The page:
kidneys

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Kidneys

A pair of organs located on each side of the spine in the lower back area. They excrete, or get rid of, urine.
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kidneys

paired organs in the back of the abdomen. By filtration of water and small molecules from the blood flowing through the capillary complex of their glomeruli, they extract about 1/5 of the whole blood volume per minute, for passage into the tubules where, by selective reabsorption back into the blood, the quantity and content of the urine are regulated. By these means, under the influence of hormones they excrete waste substances and regulate electrolyte and acid-base balance, as well as blood volume, and the concentration of various substances in the blood. They also secrete renin and renal erythropoietic factor and are involved in vitamin D metabolism. See also Table 1.
Table 1: Hormones
Site of productionName of hormoneMain targetsInvolved in regulating:Secretion controlled by:
HypothalamusReleasing and inhibiting hormonesAnterior pituitary (via local blood vessels)Secretion of anterior pituitary hormonesOther brain regions; feedback re regulated hormones and their actions
Neurohormones released from posterior pituitary:
OxytocinUterus, breastsLabour and lactationAfferent information from target organs
Antidiuretic hormone (ADH, vasopressin)KidneysWater loss: ECF volume and osmolalityHypothalamic osmoreceptors
Anterior pituitary(Human) growth hormone (H)GHMost cellsGrowth and metabolismHypothalamic releasing and inhibiting hormones via local blood vessels
ProlactinBreastsMilk production
Trophic hormones:
Thyroid-stimulating (TSH)Thyroid glandThyroid secretions
GonadotrophinsOvary or testisGerm cell maturation and hormone secretions
Adrenocorticotrophic (ACTH)Adrenal cortexCortisol secretion
Pineal bodyMelatoninWidespread, including brain, thymus, etc.
  • Sleep/wake cycle
  • Antioxidant
  • Immune system
Hypothalamus; varying light input from retina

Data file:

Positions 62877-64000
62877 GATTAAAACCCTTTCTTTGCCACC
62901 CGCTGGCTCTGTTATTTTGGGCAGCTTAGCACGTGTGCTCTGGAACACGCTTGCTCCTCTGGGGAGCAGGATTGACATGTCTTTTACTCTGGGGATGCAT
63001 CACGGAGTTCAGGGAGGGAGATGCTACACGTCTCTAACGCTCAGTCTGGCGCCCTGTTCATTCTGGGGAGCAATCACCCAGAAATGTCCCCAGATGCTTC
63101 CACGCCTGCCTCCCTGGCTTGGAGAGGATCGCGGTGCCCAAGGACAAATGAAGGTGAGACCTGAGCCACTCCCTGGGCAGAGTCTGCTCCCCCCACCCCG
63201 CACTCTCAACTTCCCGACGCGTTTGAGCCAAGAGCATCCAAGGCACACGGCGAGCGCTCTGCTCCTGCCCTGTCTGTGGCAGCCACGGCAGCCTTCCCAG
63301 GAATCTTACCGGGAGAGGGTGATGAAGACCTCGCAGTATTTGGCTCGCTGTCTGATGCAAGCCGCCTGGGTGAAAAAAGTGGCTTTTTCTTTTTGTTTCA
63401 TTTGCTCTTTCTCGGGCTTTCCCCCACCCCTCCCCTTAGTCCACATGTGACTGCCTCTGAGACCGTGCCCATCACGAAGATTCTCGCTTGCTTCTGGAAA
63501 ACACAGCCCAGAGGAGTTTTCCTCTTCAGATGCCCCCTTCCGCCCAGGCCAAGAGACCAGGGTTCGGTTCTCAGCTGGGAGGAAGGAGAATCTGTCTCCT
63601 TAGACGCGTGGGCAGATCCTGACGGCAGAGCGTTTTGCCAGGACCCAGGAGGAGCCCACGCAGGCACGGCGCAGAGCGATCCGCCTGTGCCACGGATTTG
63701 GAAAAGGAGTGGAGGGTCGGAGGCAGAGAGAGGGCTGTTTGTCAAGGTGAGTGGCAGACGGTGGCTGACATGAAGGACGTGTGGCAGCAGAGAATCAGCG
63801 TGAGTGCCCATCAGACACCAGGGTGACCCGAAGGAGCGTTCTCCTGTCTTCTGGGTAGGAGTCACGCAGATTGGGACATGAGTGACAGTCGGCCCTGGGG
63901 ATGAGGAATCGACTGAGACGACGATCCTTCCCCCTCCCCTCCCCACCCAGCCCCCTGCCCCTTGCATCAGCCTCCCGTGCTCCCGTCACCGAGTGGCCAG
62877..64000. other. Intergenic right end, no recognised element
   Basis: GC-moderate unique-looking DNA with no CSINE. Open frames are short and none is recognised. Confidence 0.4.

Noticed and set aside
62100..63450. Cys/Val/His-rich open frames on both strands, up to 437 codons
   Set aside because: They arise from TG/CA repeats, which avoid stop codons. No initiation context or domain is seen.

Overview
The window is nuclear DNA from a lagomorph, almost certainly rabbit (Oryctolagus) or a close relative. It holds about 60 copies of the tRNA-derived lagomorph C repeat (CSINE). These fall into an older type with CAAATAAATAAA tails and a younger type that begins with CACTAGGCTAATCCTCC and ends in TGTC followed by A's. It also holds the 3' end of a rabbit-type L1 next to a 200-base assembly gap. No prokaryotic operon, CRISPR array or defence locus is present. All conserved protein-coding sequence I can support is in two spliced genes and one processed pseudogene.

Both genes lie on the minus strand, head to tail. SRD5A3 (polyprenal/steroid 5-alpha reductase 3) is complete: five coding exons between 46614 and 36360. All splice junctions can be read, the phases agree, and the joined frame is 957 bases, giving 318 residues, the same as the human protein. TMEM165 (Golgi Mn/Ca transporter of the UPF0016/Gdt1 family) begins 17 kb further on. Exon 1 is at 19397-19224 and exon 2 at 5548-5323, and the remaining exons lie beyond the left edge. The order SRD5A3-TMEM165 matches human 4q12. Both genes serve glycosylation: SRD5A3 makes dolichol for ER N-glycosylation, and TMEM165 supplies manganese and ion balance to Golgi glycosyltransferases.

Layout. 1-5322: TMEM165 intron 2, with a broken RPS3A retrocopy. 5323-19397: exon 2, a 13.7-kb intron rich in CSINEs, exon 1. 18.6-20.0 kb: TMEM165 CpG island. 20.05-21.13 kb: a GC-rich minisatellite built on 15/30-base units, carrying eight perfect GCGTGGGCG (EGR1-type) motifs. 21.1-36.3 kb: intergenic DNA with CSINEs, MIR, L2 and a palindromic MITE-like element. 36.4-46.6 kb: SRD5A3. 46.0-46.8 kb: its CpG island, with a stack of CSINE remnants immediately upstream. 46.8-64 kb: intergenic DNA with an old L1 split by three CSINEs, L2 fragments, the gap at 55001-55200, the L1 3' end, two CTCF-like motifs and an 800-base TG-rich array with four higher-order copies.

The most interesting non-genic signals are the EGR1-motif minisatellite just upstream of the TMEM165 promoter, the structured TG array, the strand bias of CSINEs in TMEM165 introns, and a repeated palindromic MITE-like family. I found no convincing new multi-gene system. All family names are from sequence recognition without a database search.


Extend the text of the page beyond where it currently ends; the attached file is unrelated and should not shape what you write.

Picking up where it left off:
Thyroid
  • Thyroxine
  • Triiodothyronine
  • Calcitonin
  • Most cells
  • Bone, kidneys, gut
  • Cellular oxidative metabolism
  • Decreases ECF [Ca2+]
  • TSH from anterior pituitary. Negative feedback from blood hormone concentration
  • ECF [Ca2+]
ParathyroidsParathormoneBone, kidneys, gut
  • Calcium and phosphorus absorption, secretion and turnover in bone.
  • Increases ECF [Ca2+]
ECF [Ca2+]
Adrenal: Cortex
  • Cortisol
  • Aldosterone
  • Androgens
  • Most cells
  • Kidneys
  • Gonads & other tissues
  • Metabolism
  • Response to stress
  • Na and K balance
  • Sex characteristics and reproductive function
  • ACTH from anterior pituitary
  • ECF [Na+] [K+]
  • Renin-angiotensin
  • ACTH
Medulla
  • Adrenaline
  • Noradrenaline
Heart, smooth muscle, glandsCardiovascular and metabolic adjustments to activity and stressSympathetic nervous system
Atrial wallAtrial natriuretic hormoneKidneysBlood volume; increases sodium (therefore also water) loss in urineStretch of atrial wall by venous pressure
Gonads: TestisAndrogens (mainly testosterone)Genitalia and other tissuesReproductive function and sex characteristicsAnterior pituitary gonadotrophins
Ovary
  • Oestrogens
  • Progesterone
Uterus, breasts and other tissuesMenstrual cycle, pregnancy, lactation
Pancreas
  • Insulin, glucagon
  • Somatostatin
  • Most cells
  • Other secretory cells in the pancreas
Blood levels, storage and cellular uptake of nutrients, notably glucose, but also proteins and fatsBlood levels of nutrients; autonomic nervous system; other gastrointesinal hormones
Alimentary tract
StomachGastrinGastric acid-secreting cellsGastrointestinal functions: motility, digestive juices and other secretionsLocal chemical and mechanical factors in the alimentary tract
Small intestine
  • Secretin
  • Cholecystokinin- pancreozymin (CCK-PZ)
  • Somatostatin, motilin
  • Other peptide hormones including vasoactive intestinal peptide (VIP)
  • Widespread on
  • GI tract